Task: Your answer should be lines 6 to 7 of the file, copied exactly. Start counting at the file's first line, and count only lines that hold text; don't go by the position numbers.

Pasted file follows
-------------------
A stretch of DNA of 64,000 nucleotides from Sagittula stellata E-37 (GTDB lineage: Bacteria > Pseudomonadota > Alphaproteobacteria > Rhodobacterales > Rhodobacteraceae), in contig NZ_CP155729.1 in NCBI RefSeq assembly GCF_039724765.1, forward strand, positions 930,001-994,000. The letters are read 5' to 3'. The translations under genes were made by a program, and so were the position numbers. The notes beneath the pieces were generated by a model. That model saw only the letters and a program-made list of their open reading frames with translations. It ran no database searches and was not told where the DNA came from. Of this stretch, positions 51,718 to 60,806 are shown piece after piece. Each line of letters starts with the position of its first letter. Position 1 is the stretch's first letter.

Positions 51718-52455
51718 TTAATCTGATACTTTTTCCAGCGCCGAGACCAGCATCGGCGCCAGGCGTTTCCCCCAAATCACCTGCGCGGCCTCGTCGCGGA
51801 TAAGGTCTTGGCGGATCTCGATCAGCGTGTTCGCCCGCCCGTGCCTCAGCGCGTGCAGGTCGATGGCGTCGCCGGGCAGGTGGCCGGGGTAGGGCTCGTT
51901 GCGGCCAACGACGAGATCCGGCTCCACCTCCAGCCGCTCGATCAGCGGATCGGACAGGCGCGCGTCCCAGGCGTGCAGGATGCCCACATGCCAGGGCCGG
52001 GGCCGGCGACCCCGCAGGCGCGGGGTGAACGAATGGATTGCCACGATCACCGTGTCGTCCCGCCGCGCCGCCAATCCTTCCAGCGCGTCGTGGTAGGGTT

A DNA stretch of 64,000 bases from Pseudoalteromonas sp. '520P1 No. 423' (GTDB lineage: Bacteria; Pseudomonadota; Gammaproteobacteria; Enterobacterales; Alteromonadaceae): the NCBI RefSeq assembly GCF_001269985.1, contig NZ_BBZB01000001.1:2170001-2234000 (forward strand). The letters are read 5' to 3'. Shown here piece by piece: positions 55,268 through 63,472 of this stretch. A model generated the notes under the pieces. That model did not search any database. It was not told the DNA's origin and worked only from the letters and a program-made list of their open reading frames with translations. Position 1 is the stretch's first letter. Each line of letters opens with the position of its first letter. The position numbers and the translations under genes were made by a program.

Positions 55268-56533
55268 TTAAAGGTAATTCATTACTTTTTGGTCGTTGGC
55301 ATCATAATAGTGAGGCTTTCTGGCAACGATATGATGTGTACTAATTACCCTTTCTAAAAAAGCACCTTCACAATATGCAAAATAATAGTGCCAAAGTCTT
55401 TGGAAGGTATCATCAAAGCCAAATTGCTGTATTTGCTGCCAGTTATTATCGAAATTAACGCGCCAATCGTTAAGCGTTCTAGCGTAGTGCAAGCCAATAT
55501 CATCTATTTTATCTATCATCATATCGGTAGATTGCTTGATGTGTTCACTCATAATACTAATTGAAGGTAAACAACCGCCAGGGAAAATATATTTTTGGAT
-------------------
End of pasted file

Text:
52001 GGCCGGCGACCCCGCAGGCGCGGGGTGAACGAATGGATTGCCACGATCACCGTGTCGTCCCGCCGCGCCGCCAATCCTTCCAGCGCGTCGTGGTAGGGTT

A DNA stretch of 64,000 bases from Pseudoalteromonas sp. '520P1 No. 423' (GTDB lineage: Bacteria; Pseudomonadota; Gammaproteobacteria; Enterobacterales; Alteromonadaceae): the NCBI RefSeq assembly GCF_001269985.1, contig NZ_BBZB01000001.1:2170001-2234000 (forward strand). The letters are read 5' to 3'. Shown here piece by piece: positions 55,268 through 63,472 of this stretch. A model generated the notes under the pieces. That model did not search any database. It was not told the DNA's origin and worked only from the letters and a program-made list of their open reading frames with translations. Position 1 is the stretch's first letter. Each line of letters opens with the position of its first letter. The position numbers and the translations under genes were made by a program.